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Dirty Dave

Best fix for Revell's '48 Ford Custom roof?

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I picked up that '48 Ford custom kit, hoping all the while that the window shapes/chop on the box art photos would look better in the plastic, but it just... doesn't.
 

I have a couple of ideas about how to go about fixing it:

  1. Fill in around the edges of the window frames with styrene strip, and reshape the openings to attempt to get them to look more "correct".
  2. Trim out the B pillar, sand off the existing drip rail, and relocate a new drip rail and window frames to replicate a "hardtop" chop.
  3. Flush-mount the windows, and give the rest of the car a more "modern" rod treatment.
  4. Go hot rod style with it to make the seemingly forward-tilted chop more in tune with the style of the car.
  5. Just cut the roof and re-chop it, possibly using other kit(s) as donors.
  6. A combination of some of the above strategies.

Anybody had any success making this thing look like a traditional custom? I did a search, but only turned up one build, and that went the hot-rod route.

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Hmmmm....I bought one to use the fadeaways on another chopped job I had going and didn't think the roof looked as bad in the flesh as it does in most pix.

That said...there is a pronounced hump where the top of the roof transitions into the rear window surround. It's subtle, but it spoils the line for me. There appears to be enough plastic to file the hump into a smoother, more pleasing radius.

Also, leaning the B-pillars forward at the top would be a big improvement.

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That said...there is a pronounced hump where the top of the roof transitions into the rear window surround. It's subtle, but it spoils the line for me. There appears to be enough plastic to file the hump into a smoother, more pleasing radius.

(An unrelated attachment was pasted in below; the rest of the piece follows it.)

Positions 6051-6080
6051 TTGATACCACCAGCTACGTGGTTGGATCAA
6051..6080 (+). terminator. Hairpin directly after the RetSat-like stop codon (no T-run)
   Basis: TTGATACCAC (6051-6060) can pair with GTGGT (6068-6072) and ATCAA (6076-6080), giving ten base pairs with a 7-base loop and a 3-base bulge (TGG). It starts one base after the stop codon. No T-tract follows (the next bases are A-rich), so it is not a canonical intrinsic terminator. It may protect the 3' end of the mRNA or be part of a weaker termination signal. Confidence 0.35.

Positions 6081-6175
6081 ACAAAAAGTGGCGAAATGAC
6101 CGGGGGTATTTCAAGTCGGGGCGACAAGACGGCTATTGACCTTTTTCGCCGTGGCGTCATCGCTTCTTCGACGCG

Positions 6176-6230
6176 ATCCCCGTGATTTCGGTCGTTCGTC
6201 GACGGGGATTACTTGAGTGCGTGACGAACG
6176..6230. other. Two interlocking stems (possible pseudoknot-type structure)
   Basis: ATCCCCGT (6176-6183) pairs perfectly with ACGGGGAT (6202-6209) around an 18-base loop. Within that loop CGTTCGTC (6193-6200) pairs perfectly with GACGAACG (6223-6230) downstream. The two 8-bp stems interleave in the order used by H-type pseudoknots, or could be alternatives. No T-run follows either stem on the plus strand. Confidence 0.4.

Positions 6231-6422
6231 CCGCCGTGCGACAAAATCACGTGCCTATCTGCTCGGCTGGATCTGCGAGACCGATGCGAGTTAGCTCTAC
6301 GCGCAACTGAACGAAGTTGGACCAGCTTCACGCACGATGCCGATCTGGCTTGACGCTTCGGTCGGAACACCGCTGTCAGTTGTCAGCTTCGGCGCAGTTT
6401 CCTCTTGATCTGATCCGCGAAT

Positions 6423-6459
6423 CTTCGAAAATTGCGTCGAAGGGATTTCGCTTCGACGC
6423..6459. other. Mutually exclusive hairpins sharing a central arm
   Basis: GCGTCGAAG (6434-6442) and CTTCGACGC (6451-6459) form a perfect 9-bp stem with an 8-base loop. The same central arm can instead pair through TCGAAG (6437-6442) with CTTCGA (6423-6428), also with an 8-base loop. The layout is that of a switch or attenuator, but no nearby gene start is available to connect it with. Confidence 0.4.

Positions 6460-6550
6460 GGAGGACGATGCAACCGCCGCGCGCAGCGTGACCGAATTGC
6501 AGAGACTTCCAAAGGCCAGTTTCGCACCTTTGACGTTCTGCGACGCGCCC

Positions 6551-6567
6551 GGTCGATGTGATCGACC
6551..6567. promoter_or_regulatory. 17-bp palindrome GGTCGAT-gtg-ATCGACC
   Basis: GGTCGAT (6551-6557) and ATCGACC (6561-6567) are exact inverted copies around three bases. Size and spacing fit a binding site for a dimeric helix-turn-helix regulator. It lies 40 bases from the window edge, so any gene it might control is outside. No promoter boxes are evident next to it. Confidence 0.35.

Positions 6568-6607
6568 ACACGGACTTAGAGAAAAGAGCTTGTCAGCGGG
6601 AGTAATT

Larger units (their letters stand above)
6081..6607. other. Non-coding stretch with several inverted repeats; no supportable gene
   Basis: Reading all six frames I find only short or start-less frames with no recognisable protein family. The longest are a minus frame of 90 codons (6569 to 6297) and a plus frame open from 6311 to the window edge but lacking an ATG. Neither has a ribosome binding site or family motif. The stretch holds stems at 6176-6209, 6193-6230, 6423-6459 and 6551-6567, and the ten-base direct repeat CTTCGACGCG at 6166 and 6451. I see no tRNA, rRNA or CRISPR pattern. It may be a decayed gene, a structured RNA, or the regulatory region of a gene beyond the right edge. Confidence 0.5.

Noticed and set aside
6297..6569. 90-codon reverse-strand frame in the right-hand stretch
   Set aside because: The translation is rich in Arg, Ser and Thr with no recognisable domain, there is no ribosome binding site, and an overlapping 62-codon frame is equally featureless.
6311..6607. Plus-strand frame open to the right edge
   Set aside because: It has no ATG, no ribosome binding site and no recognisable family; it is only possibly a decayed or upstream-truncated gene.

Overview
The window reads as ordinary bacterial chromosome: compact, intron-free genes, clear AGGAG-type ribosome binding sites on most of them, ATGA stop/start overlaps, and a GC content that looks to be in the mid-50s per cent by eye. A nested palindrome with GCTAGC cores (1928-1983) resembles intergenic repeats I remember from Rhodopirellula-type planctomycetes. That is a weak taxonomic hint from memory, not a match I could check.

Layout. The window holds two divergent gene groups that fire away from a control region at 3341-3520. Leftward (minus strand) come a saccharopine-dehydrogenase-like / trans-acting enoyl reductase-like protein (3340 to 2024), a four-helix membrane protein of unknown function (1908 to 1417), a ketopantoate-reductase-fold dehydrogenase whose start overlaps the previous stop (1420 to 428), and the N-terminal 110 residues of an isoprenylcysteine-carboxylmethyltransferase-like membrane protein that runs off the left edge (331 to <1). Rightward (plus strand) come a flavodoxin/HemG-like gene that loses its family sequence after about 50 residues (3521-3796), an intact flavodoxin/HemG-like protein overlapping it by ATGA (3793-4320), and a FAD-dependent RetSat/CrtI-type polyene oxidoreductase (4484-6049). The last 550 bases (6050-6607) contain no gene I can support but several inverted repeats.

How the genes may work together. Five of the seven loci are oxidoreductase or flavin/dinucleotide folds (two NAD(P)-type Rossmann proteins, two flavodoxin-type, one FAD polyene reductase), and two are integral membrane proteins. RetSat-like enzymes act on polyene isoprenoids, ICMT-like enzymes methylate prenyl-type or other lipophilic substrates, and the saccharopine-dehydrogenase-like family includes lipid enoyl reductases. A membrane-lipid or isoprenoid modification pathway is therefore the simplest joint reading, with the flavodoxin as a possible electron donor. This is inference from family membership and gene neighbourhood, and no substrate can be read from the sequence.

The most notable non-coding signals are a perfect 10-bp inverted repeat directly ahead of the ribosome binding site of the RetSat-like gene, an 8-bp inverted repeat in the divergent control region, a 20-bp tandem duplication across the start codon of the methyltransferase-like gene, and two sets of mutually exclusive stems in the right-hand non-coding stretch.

Also, leaning the B-pillars forward at the top would be a big improvement.

Yeah, I could probably give myself some insurance, and laminate in a couple of this patches of styrene sheet on the inside of the roof before i start sanding, just to beef it up a little.

Canted B-pillars are a good idea, too. I just feel like it needs a little more height above the beltline - as if the window openings cut down into the door/quarter too far. Or maybe it's that these window openings lack the depth and radiused edge of the originals. They really look like they were just cut out of a thin plastic surface - the body doesn't roll inward to the glass like the real cars.

Edited by Dirty Dave

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Why not start with the Revell '48 Police Coupe kit's body and make/swap/change things to however you prefer?

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Why not start with the Revell '48 Police Coupe kit's body and make/swap/change things to however you prefer?

Mostly, I already have more kits than I probably should. Buying another just for a body that I'm going to chop anyway doesn't seem prudent. That's a lot of extra stock parts to store in the closet.
Secondly - I scored the custom at a swap for $15. Can't see spending $30 to "fix" a kit I picked up because it was a bargain. If I can't make this body work, I'll use the parts from the custom kit on other projects.

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The top is not that off to my eyes, it is mostly the window opening and subsequently the door line that was pinched.

I would just reshape the window and rescribe the door lines.

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Is there a Revell kit out there that doesn't have some problem with its body? With all the complaining I hear here, one wouldn't think so. The Custom '48 Ford is another kit I didn't know there was a problem. I must be blind.

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Is there a Revell kit out there that doesn't have some problem with its body? With all the complaining I hear here, one wouldn't think so. The Custom '48 Ford is another kit I didn't know there was a problem. I must be blind.

See any difference?    Related image